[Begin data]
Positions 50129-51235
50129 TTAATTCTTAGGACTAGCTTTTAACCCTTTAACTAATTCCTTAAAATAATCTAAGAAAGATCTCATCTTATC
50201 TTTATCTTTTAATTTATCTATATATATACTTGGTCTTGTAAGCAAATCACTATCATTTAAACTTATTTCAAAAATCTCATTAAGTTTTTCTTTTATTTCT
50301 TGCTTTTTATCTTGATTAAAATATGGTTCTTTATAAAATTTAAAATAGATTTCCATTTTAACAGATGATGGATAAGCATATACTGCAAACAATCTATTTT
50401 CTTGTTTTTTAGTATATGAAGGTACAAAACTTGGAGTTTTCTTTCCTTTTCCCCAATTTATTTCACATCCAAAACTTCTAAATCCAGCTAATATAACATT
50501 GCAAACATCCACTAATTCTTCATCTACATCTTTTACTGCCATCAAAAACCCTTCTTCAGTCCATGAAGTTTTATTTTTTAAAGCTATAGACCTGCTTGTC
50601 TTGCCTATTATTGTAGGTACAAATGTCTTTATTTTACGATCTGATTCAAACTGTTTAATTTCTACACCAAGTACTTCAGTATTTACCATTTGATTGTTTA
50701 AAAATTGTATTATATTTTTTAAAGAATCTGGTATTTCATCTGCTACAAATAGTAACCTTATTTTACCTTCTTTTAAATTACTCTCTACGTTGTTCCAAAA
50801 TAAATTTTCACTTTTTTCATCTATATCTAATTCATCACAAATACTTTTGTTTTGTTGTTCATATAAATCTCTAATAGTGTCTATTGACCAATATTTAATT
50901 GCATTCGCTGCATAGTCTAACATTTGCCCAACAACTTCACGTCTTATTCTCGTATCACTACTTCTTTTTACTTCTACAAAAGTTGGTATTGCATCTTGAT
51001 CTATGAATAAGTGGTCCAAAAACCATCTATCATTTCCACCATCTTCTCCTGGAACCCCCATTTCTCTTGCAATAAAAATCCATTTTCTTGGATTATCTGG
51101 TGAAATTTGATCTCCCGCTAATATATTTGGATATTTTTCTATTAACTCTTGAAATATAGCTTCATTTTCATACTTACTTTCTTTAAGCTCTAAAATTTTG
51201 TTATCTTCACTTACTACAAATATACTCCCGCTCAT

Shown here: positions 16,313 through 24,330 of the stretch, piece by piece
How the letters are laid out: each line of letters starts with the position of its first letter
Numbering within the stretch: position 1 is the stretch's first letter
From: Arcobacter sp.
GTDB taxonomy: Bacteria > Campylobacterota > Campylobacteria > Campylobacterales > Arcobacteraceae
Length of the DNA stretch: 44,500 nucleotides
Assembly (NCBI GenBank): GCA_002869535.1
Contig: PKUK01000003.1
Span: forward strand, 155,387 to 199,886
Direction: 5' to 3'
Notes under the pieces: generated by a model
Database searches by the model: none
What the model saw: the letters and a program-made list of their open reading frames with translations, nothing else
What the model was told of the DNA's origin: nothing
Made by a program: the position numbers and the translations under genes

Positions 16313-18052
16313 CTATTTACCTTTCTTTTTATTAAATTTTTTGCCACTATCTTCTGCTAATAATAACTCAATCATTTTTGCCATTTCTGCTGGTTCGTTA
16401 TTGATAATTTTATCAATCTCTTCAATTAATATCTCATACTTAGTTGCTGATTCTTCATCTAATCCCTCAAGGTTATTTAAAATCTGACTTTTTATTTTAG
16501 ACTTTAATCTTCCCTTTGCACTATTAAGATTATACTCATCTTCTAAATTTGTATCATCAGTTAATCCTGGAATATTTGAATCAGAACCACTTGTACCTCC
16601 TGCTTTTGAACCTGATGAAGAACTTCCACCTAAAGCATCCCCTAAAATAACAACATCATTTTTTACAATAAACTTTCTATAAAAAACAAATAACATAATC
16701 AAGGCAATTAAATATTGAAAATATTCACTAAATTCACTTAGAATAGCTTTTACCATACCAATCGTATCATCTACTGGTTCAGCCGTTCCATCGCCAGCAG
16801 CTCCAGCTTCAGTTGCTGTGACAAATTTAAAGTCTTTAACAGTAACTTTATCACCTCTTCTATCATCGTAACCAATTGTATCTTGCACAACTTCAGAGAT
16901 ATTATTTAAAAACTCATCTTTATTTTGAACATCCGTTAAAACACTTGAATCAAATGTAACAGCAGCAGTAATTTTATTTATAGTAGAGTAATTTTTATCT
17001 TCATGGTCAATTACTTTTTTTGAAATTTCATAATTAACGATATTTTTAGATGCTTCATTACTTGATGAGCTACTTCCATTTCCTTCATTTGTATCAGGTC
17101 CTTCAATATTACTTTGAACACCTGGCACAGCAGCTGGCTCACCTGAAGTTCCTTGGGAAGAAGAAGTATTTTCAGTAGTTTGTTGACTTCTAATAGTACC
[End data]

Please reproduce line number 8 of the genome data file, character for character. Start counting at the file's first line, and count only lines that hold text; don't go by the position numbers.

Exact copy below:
50701 AAAATTGTATTATATTTTTTAAAGAATCTGGTATTTCATCTGCTACAAATAGTAACCTTATTTTACCTTCTTTTAAATTACTCTCTACGTTGTTCCAAAA